A surprise visit from the Health Department is one of the most stressful days for the entire restaurant team. We connected with Food Safety Consultants, Austin Publicover from Bulletproof! Food Safety, Jeff Nelken at Food Safety and Patrick Quade from Dinesafe.org/IwasPoisoned.com, for some tips on how to ace your next health department inspection, maintain your restaurant's reputation and avoid paying costly fines.
When can an inspector not enter a restaurant?
Inspectors can always enter a restaurant during business hours. However, if the restaurant is open, but there is no food being prepared, the inspector is not allowed to conduct an assessment.
What does a health inspector look for?
The Health Department wants to ensure that a restaurant is adhering to the local health codes and following food safety handling and preparation practices. While there is no national standard health code, each state's health code is based on the U.S. Food and Drug Administration (FDA) Safety Systems. (Click here to find a copy of your local standards.)
What are some of the most common violations?
Each health inspector has a different approach; however, during an assessment, a health inspector will likely focus on these common violations:
- Lack of general cleanliness
- Lack of gloves worn by your employees
- Poor Personal Hygiene
- Poor Sanitizing and Cleaning Protocols
- Poor utensils - broken wires
- Uncovered stored food
- Inappropriate containers
- No "use-by" dates labels on your food
- Dented cans
- Storing raw ingredients under raw meat
- Signs of pests
- Storing cleaning products near the food
- Lack of temperature controls
- Unlabeled Chemicals
- Cold/hot food out of temperature
- Improper cooling / poor cooling procedures
- Temperature logs
- Mold/Soiled ice machine
How can you prepare for a health inspection?
Train Your Staff
Training your team on food safety builds a strong foundation for a well-run restaurant and can be a major factor when it comes to passing a health inspection. A food handler's permit can be issued by your local state health department or via the National Restaurant Association's ServSafe. The license ensures that your restaurant employees have been appropriately trained in food sanitation, storage, preparation, and protection. If your local health department doesn't require employees to have food safety training, it can still be a good idea.
Review Regularly at Meetings
In addition to preparing and strengthening your team's ability to act as a cohesive unit, lineups are a great time to review health inspection procedures and preparation.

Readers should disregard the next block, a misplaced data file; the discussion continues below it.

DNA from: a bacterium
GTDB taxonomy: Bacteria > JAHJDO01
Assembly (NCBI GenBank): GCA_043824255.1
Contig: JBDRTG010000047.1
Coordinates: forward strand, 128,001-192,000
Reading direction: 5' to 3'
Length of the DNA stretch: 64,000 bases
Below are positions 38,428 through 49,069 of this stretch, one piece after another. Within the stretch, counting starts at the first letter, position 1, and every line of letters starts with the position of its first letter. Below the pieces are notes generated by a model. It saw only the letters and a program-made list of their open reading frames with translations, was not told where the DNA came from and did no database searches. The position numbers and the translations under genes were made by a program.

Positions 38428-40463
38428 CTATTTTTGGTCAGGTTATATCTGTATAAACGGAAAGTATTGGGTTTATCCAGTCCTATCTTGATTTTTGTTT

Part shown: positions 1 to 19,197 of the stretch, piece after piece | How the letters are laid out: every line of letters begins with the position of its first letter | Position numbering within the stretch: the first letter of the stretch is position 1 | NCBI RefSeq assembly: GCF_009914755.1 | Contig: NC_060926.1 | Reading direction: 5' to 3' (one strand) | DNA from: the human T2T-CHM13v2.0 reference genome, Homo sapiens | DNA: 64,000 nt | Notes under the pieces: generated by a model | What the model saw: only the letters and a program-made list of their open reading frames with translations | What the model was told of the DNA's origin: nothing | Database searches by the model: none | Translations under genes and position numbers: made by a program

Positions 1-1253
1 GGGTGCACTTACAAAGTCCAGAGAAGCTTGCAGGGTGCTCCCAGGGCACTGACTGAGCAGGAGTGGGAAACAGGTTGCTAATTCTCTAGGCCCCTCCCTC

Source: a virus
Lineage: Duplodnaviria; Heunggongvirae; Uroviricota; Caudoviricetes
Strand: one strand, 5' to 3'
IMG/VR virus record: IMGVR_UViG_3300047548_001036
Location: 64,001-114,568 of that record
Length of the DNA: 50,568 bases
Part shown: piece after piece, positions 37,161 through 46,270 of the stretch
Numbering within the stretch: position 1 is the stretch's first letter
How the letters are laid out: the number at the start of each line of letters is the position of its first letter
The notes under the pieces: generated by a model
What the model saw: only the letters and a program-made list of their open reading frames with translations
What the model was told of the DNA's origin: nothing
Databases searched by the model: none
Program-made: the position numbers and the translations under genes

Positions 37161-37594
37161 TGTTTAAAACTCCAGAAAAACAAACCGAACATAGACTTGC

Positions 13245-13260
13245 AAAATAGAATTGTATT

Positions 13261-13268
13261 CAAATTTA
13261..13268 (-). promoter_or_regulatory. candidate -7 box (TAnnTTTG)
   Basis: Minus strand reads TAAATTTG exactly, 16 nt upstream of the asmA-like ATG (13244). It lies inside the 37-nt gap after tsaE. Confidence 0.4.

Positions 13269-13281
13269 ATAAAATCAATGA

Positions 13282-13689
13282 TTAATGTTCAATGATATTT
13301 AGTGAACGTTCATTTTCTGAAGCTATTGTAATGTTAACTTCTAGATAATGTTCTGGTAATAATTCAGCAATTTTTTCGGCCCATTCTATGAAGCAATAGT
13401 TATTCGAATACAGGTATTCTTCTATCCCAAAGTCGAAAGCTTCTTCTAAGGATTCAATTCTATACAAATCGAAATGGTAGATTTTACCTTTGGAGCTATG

Inform Your Staff
Your Health inspection typically occurs around the same time every year, at random. Record the date of your last inspection and set a reminder eleven months to alert your staff of the possibility of inspection.
Instill proper cleaning habits in your staff's daily routine. In addition to cleaning the ice machine, sweeping under table legs, and mopping in the production areas and walkins, address overlooked areas like plumbing, drains, and HVAC filters. Make sure that your team is following through with these additional cleaning and inspection procedures every day.
Have Backup Thermometers
A refrigerator's thermostat will often appear to be working correctly but can report false temperature readings, which can result in serious violations. Checking your thermometers regularly and having a second backup thermometer in the in walk-in will help you keep your meat and produce in the safe zones.
Implement and maintain a HACCP (Hazard Analysis Critical Control Point) Plan. HACCP is a management system designed to help reduce the risk of safety hazards in food.
Conduct Your Own Inspections
Self-inspections can help you catch any violations before the real thing. Have your managers or a third party administer surprise inspections in your restaurant based on the local regulations and your previous three health reports.
What can you do if you received less than an 'A' grade?
If you have received a violation, the important thing is not to panic. Instead, find a solution to the reported offense. Depending on the violation, you will have a chance to argue your case in front of a judge and try to win back the 'A' grade.
About The Experts
Jeff Nelken - Food safety/HACCP expert who has worked with investigation teams, as well as restaurants, casinos and food manufacturers. He coaches personnel to improve food safety awareness, through self-inspection and customized quality HACCP training programs.
Austin Publicover - Owner and founder Austin Publicover has over 12 years of experience in hospitality and project management and has conducted more than 950 restaurant inspections and site audits and developed HACCP and preventive control plans for more than 60 restaurants in the US.
Patrick Quade - Founder and CEO of Dinesafe.org/IwasPoisoned.com. A consumer-led food safety platform. The market leader with over 400 Industry/Regulatory Institutional subscribers, across 9 countries and over 10 years’ experience in crowdsourcing foodborne illness incidents and detecting outbreaks.